RTC-76: 1997 Diverti-Memento for chamber orchestra

Commission: CBC

Length: 16 min.

Completion: 1997-12-24, Winnipeg

Premiere: 1999-12-08, Manitoba Chamber Orchestra, Simon Streatfeild (cond.)

Publication: CMC

Program Notes:

Robert Turner’s final composition was commissioned by the CBC for performance by the Manitoba Chamber Orchestra (MCO) in its 1999-2000 Season. The premiere took place at Westminster United Church on 8 December 1999, with the MCO conducted by its music director, Simon Streafeild.

The work was dedicated to the memory of Robert Turner`s friend and long-time colleague, Professor Leonard Isaacs (1909-1997), who died on 6 December 1997. It was Leonard Isaacs who had hired Dr. Turner to begin teaching at the School of Music at the University of Manitoba in the fall of 1969. The title page of the score includes for the first and only time the composer’s complete name – Robert Comrie Turner.

In his program note Dr. Turner wrote: “The title may be translated as ‘Memorable diversions’ or ‘Amusing reminiscences’. Since the form of the work resembles a miniature classical symphony (Mozart being my favourite composer), the first movement is in abbreviated sonata form. The second in waltz tempo (“Dance of the Disenchanted”) is an expanded version of incidental music composed for a CBC radio play in 1959 [A Question of Principle, RTC-15] . The opening notes for strings in the slow movement are derived from the letters of my three names. The final rondo concludes with a melody (played by the clarinet) from a popular song, written when I was fourteen – my very first effort at composition! The tonalities of the four movements outline the notes of a diminished seventh chord (F-sharp, A, C, E-flat); the scoring is for four woodwinds, horn, harp and strings. As this will be my last composition (pending the performance of my second opera, Vile Shadows, 1982-86 – the only major work I have not heard) it is a musical evocation of personal experiences, thoughts, people, travels, music, art, books, successes and failures, etc. encountered in over fifty years of creative work.”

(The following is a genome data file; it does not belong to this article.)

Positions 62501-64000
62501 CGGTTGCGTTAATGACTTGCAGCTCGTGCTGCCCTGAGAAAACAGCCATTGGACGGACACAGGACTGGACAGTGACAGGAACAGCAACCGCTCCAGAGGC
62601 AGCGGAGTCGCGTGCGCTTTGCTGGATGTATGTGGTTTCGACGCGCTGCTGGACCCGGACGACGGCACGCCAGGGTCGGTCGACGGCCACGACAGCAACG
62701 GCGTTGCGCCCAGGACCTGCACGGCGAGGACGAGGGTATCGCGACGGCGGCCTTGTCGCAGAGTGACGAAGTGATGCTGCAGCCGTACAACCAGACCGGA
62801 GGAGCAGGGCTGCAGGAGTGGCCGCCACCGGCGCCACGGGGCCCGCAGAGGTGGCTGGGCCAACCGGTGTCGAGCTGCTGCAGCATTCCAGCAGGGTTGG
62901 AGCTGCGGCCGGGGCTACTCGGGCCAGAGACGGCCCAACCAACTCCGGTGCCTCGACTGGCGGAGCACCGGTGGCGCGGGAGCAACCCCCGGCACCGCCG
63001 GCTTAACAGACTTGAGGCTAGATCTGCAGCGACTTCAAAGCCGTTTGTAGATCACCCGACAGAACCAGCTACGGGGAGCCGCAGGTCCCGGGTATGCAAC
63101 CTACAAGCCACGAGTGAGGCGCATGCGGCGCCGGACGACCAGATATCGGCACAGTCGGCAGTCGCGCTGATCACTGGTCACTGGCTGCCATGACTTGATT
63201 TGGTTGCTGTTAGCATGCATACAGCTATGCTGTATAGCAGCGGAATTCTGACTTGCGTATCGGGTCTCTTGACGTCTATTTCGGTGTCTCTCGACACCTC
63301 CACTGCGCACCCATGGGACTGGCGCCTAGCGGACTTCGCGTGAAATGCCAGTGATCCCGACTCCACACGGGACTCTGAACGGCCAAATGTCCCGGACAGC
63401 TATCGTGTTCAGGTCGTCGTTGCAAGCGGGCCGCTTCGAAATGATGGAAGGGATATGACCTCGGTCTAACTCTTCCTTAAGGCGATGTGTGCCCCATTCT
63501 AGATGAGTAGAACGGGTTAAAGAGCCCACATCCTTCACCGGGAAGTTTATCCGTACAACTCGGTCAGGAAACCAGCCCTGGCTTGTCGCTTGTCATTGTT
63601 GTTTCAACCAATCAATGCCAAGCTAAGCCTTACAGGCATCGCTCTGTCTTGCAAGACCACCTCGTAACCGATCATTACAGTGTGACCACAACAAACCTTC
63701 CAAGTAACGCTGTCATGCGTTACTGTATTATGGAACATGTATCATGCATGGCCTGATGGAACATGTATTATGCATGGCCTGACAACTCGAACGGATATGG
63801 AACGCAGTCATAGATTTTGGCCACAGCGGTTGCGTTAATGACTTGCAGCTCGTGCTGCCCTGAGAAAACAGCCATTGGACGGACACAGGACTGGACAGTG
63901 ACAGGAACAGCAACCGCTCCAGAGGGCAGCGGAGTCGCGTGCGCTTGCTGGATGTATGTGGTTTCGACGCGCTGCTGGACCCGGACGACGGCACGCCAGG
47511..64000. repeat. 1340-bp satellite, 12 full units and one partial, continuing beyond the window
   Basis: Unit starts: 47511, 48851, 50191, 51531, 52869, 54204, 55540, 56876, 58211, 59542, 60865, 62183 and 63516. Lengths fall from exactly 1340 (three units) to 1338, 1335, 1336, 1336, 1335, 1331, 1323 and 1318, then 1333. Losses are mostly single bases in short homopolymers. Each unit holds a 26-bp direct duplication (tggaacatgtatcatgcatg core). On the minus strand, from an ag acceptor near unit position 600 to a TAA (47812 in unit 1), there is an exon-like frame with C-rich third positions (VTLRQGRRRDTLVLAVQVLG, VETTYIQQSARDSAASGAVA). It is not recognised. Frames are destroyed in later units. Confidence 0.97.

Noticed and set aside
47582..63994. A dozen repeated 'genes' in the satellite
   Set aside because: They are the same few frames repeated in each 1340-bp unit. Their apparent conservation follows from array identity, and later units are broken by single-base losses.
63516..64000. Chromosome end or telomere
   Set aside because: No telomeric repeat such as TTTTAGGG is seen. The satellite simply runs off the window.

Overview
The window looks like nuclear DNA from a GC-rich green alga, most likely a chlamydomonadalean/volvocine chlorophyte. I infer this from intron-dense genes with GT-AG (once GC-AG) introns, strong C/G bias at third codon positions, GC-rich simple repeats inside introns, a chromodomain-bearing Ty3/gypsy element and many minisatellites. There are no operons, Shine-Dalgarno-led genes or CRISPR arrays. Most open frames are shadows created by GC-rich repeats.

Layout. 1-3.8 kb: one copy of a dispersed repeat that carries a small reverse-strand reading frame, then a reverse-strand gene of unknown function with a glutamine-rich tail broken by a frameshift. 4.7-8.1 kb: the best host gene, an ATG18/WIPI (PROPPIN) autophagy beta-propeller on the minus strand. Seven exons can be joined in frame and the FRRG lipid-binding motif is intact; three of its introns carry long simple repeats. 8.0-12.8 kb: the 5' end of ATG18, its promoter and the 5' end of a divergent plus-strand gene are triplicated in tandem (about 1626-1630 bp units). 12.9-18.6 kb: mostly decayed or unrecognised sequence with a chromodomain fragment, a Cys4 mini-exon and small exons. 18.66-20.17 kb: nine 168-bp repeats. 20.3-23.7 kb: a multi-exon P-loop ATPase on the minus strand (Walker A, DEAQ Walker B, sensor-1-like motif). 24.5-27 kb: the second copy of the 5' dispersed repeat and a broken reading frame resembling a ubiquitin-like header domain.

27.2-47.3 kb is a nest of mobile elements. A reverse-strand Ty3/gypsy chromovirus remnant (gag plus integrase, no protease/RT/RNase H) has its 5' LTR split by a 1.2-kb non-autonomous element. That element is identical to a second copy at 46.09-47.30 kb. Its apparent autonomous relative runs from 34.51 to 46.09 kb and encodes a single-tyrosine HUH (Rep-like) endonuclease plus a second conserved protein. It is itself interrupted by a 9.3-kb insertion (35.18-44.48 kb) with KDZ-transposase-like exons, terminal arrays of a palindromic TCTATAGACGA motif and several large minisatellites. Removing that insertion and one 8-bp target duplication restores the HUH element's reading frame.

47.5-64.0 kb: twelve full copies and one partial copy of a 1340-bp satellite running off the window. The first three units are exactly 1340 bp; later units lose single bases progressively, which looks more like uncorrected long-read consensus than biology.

Manishen, James, Review: “Streatfeild exits MCO podium on a high note,” Winnipeg Free Press, 10 December 1999.

“”Winnipeg composers Robert Turner was on hand to introduce the premiere of his Diverti-Memento for chamber orchestra, his final composition he said, after a 50-plus year career. One strains to think of any work of Turner’s which isn’t distinguished by impeccable craft. His new score is a delight, a genial mini-symphony ripe with deft touches yet with enough emotional clout to make it more than just an irreverent pastiche. The MCO’s reading was exemplary. “